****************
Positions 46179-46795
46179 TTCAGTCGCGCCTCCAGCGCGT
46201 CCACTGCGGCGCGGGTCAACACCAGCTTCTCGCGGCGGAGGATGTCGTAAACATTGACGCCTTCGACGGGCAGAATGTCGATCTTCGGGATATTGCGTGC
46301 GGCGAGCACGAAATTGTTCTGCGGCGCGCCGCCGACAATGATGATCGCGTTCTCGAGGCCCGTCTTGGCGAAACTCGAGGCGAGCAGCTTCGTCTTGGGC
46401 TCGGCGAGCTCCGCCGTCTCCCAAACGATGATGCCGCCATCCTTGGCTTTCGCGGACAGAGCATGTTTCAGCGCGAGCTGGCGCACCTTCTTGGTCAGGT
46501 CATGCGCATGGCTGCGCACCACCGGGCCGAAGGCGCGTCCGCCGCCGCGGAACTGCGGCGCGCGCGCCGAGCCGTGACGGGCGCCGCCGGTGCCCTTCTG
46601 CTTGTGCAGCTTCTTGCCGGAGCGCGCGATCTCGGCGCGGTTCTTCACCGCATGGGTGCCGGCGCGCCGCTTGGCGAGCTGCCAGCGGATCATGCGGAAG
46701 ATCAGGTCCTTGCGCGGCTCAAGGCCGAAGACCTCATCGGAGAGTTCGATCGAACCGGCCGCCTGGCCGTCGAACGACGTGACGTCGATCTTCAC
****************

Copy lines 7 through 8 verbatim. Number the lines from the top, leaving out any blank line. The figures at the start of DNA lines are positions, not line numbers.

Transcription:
46601 CTTGTGCAGCTTCTTGCCGGAGCGCGCGATCTCGGCGCGGTTCTTCACCGCATGGGTGCCGGCGCGCCGCTTGGCGAGCTGCCAGCGGATCATGCGGAAG
46701 ATCAGGTCCTTGCGCGGCTCAAGGCCGAAGACCTCATCGGAGAGTTCGATCGAACCGGCCGCCTGGCCGTCGAACGACGTGACGTCGATCTTCAC